11. As always this is an impressing episode from your hand. This time you gave me the obvious explanation to a Danish word, which I sometimes wondered about. The English word nickname or as you said (n) ‘ekename’ still is called ‘ögenavn’ in Danish. I could not see what ‘öge’ had to do with the phenomenon nickname. But as ‘öge’ still means ‘to increase’, ‘öge’ is of cause meant in the sense of ‘additional’, and written together as ‘additional-name’. With all your knowledge about Old English, some Old Norse and your abilities, it should be quite easy for you to learn to read both German and Danish.

    • Thanks! I actually have an idea to explore the connections between English and the other Germanic languages in the future when this podcast is complete.

  12. Pingback: What’s in a Name? – Grammar Logic and Rhetoric

  13. Hi Kevin. Loving these name episodes. You mentioned the “son”, “O” and “Mc” prefixes of England, Ireland and Scotland but not the “Ap” prefix in Wales. I wondered if you were aware of it. Sion ap Gwilym means Sion is the son of Gwilym for example.

    • This gives rise to names like Price (ap Rhys), Bowens (ap Owen) and Pugh (ap Huw). So it’s less obvious today because we can’t see the “ap” where we can still easily see “O’ ” and “Mac”.

  14. You said that the Gaelic O-names (O’Connor, O’Brien) signified “son of” (at around 35:20) in Irish. This is incorrect. It actually designates “grandson of”; Irish uses both Mac- and O- forms. Also interesting is that these were gender specific, so female names were not Mac and O’ but Ní (or Nic) and Uí, respectively. Thus, in contemporary Irish, a brother and sister will have slightly different surnames due to the difference between “(grand)son of” and “(grand)daughter of”. It may be also interesting to note that toponyms did not have any influence on Celtic naming practices.

  15. You wrongly suggest that the Gaelic prefix “O” (e.g.: O’Connor) is Irish for “son of” (at about 35:20). It is not. Both “O” and “Mac” exist in Irish and the former designates “grandson of”. Interestingly Irish also distinguishes between genders, so that “Mac” and “O” become Ní (or Nic) and Uí to signify daughter and granddaughter, respectively. It might also be worth noting that toponyms are not a feature of Celtic naming practices for people.

  16. Interesting and fun to learn where all of these names come from and how some of them have become so pervasive in the language. One thing you said that I have heard differently is the nickname Ned for Edward. According to John McWhorter, this comes from a rebracketing of [mine] [Ed] -> [my] [Ned], much like orange and apron.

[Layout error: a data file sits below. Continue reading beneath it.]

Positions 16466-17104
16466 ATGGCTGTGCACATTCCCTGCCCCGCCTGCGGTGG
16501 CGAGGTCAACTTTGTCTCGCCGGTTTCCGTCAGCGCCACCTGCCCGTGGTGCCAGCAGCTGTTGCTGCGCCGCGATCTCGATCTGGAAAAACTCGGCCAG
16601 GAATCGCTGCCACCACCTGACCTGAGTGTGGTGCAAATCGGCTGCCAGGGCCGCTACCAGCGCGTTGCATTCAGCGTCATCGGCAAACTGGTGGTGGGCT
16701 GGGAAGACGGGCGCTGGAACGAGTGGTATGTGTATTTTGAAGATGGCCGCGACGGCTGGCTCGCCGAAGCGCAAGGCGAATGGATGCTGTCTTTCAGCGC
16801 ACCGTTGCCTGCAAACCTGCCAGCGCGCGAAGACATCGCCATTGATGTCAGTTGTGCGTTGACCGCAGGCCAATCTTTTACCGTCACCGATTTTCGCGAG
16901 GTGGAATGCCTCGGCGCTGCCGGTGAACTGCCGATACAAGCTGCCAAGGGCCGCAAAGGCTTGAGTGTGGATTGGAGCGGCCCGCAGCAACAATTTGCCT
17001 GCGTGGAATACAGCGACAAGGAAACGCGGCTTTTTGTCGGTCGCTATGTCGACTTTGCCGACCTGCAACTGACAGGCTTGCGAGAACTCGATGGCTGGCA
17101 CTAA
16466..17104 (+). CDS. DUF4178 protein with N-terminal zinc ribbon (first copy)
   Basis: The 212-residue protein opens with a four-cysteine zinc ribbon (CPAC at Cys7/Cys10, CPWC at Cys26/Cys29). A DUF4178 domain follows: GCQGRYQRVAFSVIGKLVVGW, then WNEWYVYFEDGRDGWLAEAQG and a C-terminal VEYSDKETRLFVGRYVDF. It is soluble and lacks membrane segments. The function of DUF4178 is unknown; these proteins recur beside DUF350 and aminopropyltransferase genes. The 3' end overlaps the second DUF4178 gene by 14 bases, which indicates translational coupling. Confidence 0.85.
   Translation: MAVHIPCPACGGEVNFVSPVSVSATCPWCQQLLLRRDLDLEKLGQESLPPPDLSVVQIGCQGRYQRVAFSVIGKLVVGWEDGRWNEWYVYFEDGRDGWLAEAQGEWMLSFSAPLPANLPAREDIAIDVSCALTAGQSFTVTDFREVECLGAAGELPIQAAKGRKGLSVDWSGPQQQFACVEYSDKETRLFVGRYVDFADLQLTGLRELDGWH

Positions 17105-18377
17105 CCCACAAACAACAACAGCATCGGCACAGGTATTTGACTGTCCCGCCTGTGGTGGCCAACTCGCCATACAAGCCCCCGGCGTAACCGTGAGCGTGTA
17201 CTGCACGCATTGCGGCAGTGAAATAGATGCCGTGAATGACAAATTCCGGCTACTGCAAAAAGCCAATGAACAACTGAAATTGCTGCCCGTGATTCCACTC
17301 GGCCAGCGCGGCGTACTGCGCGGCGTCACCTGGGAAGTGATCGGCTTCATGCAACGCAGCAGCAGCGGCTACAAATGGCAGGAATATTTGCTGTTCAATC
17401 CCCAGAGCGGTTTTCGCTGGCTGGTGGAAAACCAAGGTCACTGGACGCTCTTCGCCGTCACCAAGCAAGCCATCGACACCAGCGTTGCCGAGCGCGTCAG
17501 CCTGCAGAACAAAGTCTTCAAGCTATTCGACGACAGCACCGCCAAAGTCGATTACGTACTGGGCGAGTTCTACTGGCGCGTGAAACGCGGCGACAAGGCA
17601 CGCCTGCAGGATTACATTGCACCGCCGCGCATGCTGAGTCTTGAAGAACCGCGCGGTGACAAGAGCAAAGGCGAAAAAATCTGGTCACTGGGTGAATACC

• I am familiar with that theory, but it wasn’t the primary theory I encountered. It may have some merit though.

  17. Hello just wanted to give you a brief heads up and let you know a few of the pictures aren’t loading properly.
    I’m not sure why but I think its a linking issue. I’ve tried it
    in two different browsers and both show the same outcome.

      • Ya got “issues”, eh? It’d be interesting to see an episode on the lifecycle of buzzwords. An “issue” used to be a “subject of discussion”, it the became a synonym for “bug” and thence and euphemism for “problem”.

  18. How and when did colonel acquire the r sound? Or maybe the l in the spelling. I happen to be reading an alternate history science fiction in which it is spelled coronel. Is that the original?

    The history forks from ours when Richard doesn’t die from the arrow but recovers and governs for another 20 years, avoiding John, and holding on to an eventually enlarging his French holdings.

    • If you check the IPA consonants chart you can see that to pronounce “l” and “r” you put the tip of your tongue at the very same spot. Hence the possible confusion above all after a plosive. Cf Spanish vs Portuguese blanco/branco, playa/praya, plato/prato…

  19. Thanks for spending so much time on my name! A lot of people don’t realize that Jack is a nickname for John, so I frequently get questions about it when people find out that my real name is John. It seems like too long and complicated of a story to share when people ask, but at least I know now. As a US southerner who is not a fan of the baseball team from NY, I definitely won’t bring up the “yankee” connection.

  20. Cooper is related to the Dutch surname Kuiper. A kuip is a tub, vat or keeve. Though our ui is a specific vowel that is hard to pronounce for non Dutch, it sounds closely related.
    A brand new thing is called a spiksplinter nieuw ding in Dutch.
    So also I learned a lot about Dutch etymology in this episode.
    In fact, old English almost sounds like Dutch!
    Anyway, just to let you know I am a big fan of this podcast! Thanks!